Posts Tagged investing
Real estate fraud has been running rampant over the past 10 years, especially during the time of Stated Income and No Doc loans where swindlers could arrange for straw-buyers to buy homes for the swindler with the promise of “investment groups” making the payments for them from dividends generated by the stripped equity from the home. These returns were said to be in the 5% to 12% PER MONTH range, not per year.
You saw this all the time, billboards on I-15 proclaiming “Use your good credit score to make $20,000 today.” These were either one-time payments by “investment groups” to the straw-buyer or promises of dividends far above what people would earn with traditional investments such as IRA’s and CD’s.
These are all Ponzi schemes. And although the No Doc and Low Doc loans have disappeared, the scam artists have not.
In most or all cases the “Investment Firm” disappeared with the money stripped from the equity of properties purchased by straw-buyers, leaving the straw-buyer holding the bag to make the payments on loans they can not afford.
How do you identify these fraudulent schemes? Here are some clues:
- If it seem too good to be true, it probably is.
- Are the presenters telling you the investment will pay far more than a bank or other common institutional investment would pay? Well, it probably won’t.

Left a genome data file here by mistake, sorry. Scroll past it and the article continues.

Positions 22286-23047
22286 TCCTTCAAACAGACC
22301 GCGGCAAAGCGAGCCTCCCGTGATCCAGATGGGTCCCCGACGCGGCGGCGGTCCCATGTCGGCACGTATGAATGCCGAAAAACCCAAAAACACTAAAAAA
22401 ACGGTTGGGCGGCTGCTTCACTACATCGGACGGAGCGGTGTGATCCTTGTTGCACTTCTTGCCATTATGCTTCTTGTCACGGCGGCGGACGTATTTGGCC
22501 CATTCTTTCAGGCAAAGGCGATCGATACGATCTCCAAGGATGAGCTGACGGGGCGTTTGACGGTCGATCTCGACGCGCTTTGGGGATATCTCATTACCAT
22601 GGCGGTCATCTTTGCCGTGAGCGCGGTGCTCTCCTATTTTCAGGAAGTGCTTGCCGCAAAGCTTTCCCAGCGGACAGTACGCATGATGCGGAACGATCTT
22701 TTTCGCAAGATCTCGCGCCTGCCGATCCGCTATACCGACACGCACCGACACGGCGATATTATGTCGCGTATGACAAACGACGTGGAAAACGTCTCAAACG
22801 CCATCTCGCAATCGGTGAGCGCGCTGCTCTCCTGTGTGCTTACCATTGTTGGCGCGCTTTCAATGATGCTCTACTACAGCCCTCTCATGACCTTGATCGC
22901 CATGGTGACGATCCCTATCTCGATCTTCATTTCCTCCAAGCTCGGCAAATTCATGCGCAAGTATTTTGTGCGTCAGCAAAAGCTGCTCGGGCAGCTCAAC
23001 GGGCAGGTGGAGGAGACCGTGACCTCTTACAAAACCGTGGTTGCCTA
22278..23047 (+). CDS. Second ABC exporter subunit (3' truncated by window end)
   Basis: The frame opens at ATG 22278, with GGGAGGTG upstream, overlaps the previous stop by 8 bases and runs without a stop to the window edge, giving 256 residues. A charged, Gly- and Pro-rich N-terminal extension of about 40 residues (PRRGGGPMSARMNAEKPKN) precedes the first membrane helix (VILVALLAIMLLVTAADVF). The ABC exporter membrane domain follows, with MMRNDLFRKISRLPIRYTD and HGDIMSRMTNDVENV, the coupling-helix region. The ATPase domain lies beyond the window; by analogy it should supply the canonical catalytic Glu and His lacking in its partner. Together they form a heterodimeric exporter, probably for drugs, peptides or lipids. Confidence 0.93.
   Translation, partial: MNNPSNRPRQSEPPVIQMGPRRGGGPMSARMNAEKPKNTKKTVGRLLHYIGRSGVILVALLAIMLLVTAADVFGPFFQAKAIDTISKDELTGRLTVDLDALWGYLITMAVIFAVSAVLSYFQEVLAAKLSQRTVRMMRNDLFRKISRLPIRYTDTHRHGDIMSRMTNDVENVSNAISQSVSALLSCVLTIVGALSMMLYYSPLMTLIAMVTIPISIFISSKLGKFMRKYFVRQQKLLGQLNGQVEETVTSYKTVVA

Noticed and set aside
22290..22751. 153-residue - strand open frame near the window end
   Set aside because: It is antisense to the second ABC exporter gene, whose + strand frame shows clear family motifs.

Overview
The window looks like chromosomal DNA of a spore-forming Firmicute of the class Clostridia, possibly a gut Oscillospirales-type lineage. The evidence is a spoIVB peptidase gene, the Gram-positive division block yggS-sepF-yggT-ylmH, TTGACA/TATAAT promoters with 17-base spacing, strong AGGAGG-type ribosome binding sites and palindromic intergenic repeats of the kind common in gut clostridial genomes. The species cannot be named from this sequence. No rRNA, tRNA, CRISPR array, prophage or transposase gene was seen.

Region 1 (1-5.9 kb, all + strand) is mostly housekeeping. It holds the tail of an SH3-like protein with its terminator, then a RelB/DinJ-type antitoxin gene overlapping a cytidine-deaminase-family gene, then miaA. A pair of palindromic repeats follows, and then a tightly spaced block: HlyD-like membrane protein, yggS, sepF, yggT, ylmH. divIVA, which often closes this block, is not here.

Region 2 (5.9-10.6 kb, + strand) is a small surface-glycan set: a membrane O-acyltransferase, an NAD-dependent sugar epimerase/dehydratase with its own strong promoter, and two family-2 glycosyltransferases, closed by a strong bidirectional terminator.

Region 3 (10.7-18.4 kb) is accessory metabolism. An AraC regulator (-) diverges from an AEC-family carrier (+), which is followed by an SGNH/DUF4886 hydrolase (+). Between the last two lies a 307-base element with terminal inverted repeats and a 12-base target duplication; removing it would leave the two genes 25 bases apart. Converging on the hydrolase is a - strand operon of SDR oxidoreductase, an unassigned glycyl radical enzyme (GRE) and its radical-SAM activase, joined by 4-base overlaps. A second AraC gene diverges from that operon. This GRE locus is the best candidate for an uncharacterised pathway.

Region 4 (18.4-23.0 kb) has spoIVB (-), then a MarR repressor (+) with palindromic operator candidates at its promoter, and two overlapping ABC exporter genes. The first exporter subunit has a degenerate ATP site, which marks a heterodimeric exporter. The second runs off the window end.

- Does the person pitching it say there’s only limited participation for a short period of time? Don’t be rushed into anything, take time to do some due diligence.
- Does the math make sense? A $10,000 investment at 10 percent a month for five years would grow to about $1.5MM. But who really could make that type of money legitimately?
- They tell you the investment is it “completely safe.” No investment is.
Check out the person offering the investment by calling the Division of Securities at 801-530-6600 or toll free 800-721-7233 or visiting www.securities.utah.gov
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- 2 Calif. men to stand trial in $200M Ponzi scheme (seattletimes.nwsource.com)
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- Kemptville investment advisor guilty of fraud (cbc.ca)
A question that comes-up quite often is: “How long would I have to wait to by a new home after a foreclosure?”
The answer to that just got better.
Fannie Mae announced last week that they are modifying the waiting period requirements for purchasing a new home after a pre-foreclosure event on a previous home.
Previously a borrower had to wait four (4) years after a deed-in-lieu of foreclosure or a pre-foreclosure sale before they could qualify for a new Fannie Mae conventional loan. Now, after two (2) years a borrower will qualify for a loan of 80% LTV (loan-to-value) and after four (4) years they will qualify for a loan of 90% LTV and after seven (7) years they’ll be eligible for maximum LTV offered by Fannie Mae at that time.
Current waiting period requirements after foreclosure are unchanged from five (5) years.
A deed-in-lieu of foreclosure is differs from a foreclosure. With a deed-in-lieu of foreclosure the borrower conveys all interest in the property over to the lender to avoid foreclosure proceedings.